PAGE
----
My previous post has been understandably interpreted as an endorsement of the Dalrymple (echoed by Unz) theory that absurd ideas are made up on purpose to humiliate people and check who is really loyal to the power holders.
I should clarify that my point was not an endorsement, just an observation that absurdity as power-trip is a very ancient trick. The Chinese noticed 2200 years ago. I’m sure it’s happened a lot, in all countries on earth. Even in middle sized organizations it happens to a lesser degree.
But Western culture never noticed. Andersen got close, but didn’t get the actual point. Dalrymple, and now Unz, did notice by themselves, but it’s still not a common observation. The fact is Western culture has its own conception of power, a very naive construct that prevents us from noticing how things actually work. We seem to think people have ideas, and act because they believe those ideas, and power just comes out of the strength of those ideas. Call it faith in Christ, or Protestantism, or liberalism. Our conception of history is the history of ideas. Never we stop to think who comes up with this ideas, how they change, why some spread and others don’t.
Dalrymple and Unz seem to think that absurdities such as Communism or WWT are made up on purpose by a cabal of evil conspirators in order to show who’s boss, and check who’s on board with the program. Vladimir in last post had this to say:
While I agree that such stories provide useful opportunities for playing the “deer as horse” tactic to all kinds of ideological commissars and strivers for power, I don’t think it’s the right explanation for how such stories come into being and acquire great prominence in the first place.
What I see as the main driving force there is the inherent baseness and degeneracy of mass media reaching its consummation. Most people greatly enjoy lowbrow entertainment where they can lose themselves in some kind of imaginary fellowship with celebrities or fictional characters, getting a kick out of a delusional feeling that they’re somehow empathizing with them and participating in their personal dramas.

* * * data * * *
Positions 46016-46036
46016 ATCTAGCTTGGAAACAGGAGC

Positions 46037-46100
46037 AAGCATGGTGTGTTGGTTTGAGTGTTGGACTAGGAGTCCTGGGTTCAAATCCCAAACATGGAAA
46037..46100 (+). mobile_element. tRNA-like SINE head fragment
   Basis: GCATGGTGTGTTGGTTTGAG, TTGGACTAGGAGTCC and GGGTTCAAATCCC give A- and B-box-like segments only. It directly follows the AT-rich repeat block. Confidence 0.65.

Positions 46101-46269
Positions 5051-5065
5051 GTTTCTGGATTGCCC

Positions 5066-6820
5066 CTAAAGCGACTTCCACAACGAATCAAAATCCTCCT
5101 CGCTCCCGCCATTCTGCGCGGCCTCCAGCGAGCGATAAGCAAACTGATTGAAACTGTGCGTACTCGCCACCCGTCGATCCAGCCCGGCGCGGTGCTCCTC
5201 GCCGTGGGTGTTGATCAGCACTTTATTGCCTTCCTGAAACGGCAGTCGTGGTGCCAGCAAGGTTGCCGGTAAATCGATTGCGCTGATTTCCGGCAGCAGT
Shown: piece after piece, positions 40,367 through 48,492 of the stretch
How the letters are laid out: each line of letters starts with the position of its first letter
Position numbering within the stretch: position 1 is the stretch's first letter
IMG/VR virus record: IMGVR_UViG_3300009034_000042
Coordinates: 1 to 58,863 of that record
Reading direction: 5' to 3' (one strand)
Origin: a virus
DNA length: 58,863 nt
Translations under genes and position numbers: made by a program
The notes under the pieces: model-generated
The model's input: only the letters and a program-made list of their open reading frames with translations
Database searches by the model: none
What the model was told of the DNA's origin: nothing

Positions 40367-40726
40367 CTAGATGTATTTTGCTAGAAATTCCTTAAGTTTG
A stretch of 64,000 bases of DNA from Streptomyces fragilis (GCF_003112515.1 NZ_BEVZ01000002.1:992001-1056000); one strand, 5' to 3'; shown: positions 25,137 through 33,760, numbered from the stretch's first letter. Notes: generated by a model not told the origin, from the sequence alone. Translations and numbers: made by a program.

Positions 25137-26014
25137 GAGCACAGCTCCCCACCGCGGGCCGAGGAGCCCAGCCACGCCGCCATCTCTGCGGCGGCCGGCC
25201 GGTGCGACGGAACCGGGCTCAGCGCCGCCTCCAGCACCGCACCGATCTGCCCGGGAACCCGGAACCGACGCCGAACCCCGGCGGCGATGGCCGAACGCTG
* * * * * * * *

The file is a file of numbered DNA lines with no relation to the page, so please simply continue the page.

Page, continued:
Until relatively recently, certain social norms were in place that were putting some limits on how far the media would go in exploiting this tendency: their output, however lowbrow and degenerate, still had to be plausibly framed as some kind of traditional performance art, and people were expected to maintain some minimal level of dignity in public appearances. Nowadays, however, the phenomenon of “reality TV” has broken with these restraints of genre, and celebrities are expected to give interviews in which they pour out their feelings and personal dramas in the most undignified and degraded way. This leads to a competition for the most extreme drama one can come up with, without any restraints of propriety and dignity — both for the media competing for public attention and by the celebrities competing for media prominence. Clearly, Jenner and his media handlers have accomplished a tremendous success in this regard.